Yamaha IT Fork Air Valve Question

Hey guys,

So my roommate just picked up an '86 Yamaha IT 200S as an upgrade (and addition) to his '80 IT 125G. The bike is awesome. It's light and plush, but a little too soft for our (his) taste. I set the sag to his weight on the rear shock and set the rebound to soak up the rocks/roots up here in WA. As far as the forks go, it doesn't look like there's much adjustment besides the air valves on top of the fork caps. I've been racing motorcycles for most of my life and feel that I have a pretty good understanding of what's going on (mechanically) beneath me, but I am used to modern closed cartridge forks and not the conventional kind.

The air valves on top of the fork caps look just like the ones from an inner tube, so they are able to be pumped up or have air released. My question is: Does anyone have experience with using the air valves for tuning the forks? Yamaha recommends 0 psi, but it also says MAX 35 psi or so. Can you vary the air pressure in the fork to make them stiffer without fear of blowing out seals? 0 psi is WAYYYY too soft for any type of riding and pumping it up to 10 psi was like night and day. Any input would be much appreciated! Thanks! -Zach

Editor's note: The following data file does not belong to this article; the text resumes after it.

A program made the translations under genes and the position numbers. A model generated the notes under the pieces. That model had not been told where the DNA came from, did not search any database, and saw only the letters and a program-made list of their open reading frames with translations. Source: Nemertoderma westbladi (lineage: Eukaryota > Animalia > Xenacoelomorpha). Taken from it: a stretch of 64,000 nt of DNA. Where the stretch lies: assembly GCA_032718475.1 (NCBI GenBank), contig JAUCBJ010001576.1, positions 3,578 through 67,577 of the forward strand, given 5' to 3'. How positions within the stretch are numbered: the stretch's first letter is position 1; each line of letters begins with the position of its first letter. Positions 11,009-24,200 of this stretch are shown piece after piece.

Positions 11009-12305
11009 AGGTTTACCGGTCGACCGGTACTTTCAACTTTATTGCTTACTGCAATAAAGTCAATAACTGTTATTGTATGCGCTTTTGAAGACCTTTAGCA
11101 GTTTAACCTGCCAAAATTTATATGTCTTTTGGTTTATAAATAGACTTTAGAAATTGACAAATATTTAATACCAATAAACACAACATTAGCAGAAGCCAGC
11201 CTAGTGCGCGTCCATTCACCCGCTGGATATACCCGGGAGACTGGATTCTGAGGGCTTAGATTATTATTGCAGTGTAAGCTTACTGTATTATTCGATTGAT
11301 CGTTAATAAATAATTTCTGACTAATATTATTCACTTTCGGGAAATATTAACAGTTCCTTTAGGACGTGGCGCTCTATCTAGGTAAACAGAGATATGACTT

the only tunability that fork has as far as damping is concerned will be via fork oil weight. You probably want to start with the correct amount of 10wt.

I used to run a little air pressure those old style non-cartridge forks all the time back in the 70s and 80s. If you have to go much past 10 psi to be satisfied in the ride , I'd suggest heavier springs if you can find any.

First thing though is fresh oil set at around 150mm.

Thanks for the response! Yeah the right fork leg has a leaky seal so once we replace that I'll put some fresh 10w in both, 6" from the top is what Dirt Rider recommended in their '85 review of the bike. I think eventually we will get heavier springs for it (he's 200lbs), I'll probably lower the pressure down to under 10psi just to be safe. Thanks for the info!

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